AR Rahman is absolutely right: there are no pure rock stars in India. Rahman says India does not have pure rock stars because Indians have morals, but the truth is that it’s because every Indian musician who plays rock music or heavy metal, when not promoting his band, is advertising his other talents, selling out, displaying various skills and somehow being in the limelight all the time. Not that any Indian musician will admit he wants to be a rock star (“rockstar”, according to this Hindi film) – ‘I’m a musician, not a rock star’, he will say, but will use every strategy in the book to market himself, without realizing that no bona fide rock star in the world promotes himself or his band or his other pluses. A rock star does not have to be a boozard or drug user, and he does not need to be a sex maniac. But what a rock star should never be is a salesman, and he should never do for himself what he can get others to do for him. Like frying an egg, fixing a leaky tap, tuning a car’s engine, masturbating… you get what I’m saying. A rock star’s other skills should be benefits for family and friends; they will let the world know the perks of knowing you personally when you’re not around, and that is the way the world will learn interesting things about you, unless your life is a poorly written open book which everybody has read and nobody cares about. Rock stars don’t feel the need to do things to become or to continue being special. They are extraordinary wherever they are and however they are by simply being.
Imtiaz Ali, a friend tells me, has the habit of telling the same story over and over again, and the amazing thing about his movies is that he tells you that story differently every time.
Rockstar makes no effort to connect with the rock scene or fans of rock music in any way. If the movie meant to have rock music buffs warming up to it, the songs would have been in English. Rockstar is the love story of a musician who makes no bones about his desire to become famous – as famous as his idol Jim Morrison – and being the simpleton he is, starts off on an amusing note – he tries to have his heart broken because he’s been told great music is born only out of pain.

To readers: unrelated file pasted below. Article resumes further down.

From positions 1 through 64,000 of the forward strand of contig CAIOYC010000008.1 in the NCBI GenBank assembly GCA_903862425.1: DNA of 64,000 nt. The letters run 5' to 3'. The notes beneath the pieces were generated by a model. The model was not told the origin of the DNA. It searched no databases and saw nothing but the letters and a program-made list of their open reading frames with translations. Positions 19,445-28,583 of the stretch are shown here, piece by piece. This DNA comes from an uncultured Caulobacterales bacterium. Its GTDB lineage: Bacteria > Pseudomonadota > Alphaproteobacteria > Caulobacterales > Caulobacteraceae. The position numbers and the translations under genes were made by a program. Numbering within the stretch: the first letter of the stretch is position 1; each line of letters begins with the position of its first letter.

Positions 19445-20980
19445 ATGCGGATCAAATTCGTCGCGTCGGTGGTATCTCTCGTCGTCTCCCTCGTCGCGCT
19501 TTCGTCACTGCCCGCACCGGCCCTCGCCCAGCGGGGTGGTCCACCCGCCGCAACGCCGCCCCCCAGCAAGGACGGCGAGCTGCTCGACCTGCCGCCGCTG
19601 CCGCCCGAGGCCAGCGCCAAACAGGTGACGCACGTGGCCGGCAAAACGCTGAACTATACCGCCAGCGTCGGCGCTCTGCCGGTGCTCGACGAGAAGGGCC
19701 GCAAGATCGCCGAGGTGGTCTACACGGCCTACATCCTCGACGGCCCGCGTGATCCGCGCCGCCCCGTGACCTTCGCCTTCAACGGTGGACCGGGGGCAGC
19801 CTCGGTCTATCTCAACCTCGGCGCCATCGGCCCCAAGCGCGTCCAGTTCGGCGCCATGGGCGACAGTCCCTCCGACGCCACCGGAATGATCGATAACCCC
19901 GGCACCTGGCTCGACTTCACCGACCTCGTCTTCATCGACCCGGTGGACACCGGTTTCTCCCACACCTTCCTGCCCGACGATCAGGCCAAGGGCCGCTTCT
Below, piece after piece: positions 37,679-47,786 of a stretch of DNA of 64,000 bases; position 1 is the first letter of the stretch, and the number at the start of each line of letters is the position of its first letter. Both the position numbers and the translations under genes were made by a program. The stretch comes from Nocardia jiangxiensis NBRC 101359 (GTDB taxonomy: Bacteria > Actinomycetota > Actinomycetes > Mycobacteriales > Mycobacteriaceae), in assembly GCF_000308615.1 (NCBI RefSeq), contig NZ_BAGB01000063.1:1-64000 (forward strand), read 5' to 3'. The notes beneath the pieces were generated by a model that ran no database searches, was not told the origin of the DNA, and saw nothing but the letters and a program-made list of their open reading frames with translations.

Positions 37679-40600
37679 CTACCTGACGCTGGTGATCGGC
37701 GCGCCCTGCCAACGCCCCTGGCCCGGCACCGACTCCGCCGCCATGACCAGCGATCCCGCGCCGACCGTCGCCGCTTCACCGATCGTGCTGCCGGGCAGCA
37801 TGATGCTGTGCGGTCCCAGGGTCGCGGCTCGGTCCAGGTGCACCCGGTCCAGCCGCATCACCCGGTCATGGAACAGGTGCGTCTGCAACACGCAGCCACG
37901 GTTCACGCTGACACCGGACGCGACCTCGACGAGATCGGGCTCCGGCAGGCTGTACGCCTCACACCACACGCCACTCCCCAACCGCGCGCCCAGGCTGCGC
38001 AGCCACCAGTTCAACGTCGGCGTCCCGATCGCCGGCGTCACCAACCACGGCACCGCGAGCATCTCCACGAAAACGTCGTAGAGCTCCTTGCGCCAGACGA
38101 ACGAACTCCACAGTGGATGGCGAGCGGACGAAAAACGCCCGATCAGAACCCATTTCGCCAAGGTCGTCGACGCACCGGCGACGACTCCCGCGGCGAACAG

Imtiaz Ali dives into the love story – there is push and pull between Jordan/Janardhan (Ranbir Kapoor) and his manager and the record label but no sign of the rest of his band, so we can assume they’re all session/live musicians. Fair enough. This movie isn’t about a musician’s struggles; it’s about a simpleton musician who turns into a rebellious sensation. How he became such a big star, what he did to become an overnight sensation, where in India would a “rock star” get mobbed, why he doesn’t have poseur band mates – these are questions for our Indian
rock stars musicians to ask on Facebook and Twitter, and in that way indulge in more PR exercises, and go even further away from becoming rock stars. Break an egg, make an omelette and let the entire cyberworld know about it.
Rockstar is funny, charming and a bit stretched. Ranbir Kapoor and Heer Kaul (Nargis Fakhri) have a blast watching soft porn in a seedy movie hall, getting drunk on country liquor, disturbing men peeing on a wall and rushing off on a bike, and realize they miss each other when she gets married to another man and leaves for Prague. Jordan, thanks to opportunity, goes there to meet her.
There are a lot of songs – most of them pretty good – all of them sung by the often annoying Mohit Chauhan. His voice does grate the nerves, even if he’s singing to Rahman’s music when Rahman is in solid form. The film is a visual delight too, with very good cinematography and the way lights and colours illuminate many of the scenes.
Nargis Fakhri has a splendid ass, and you should check out the slideshow at the bottom of this post, and the next time a
rock star musician writes on Facebook/Twitter anything negative about this movie, you should share the link of this review with them.
Rockstar is a one-time watch, and a sweet one.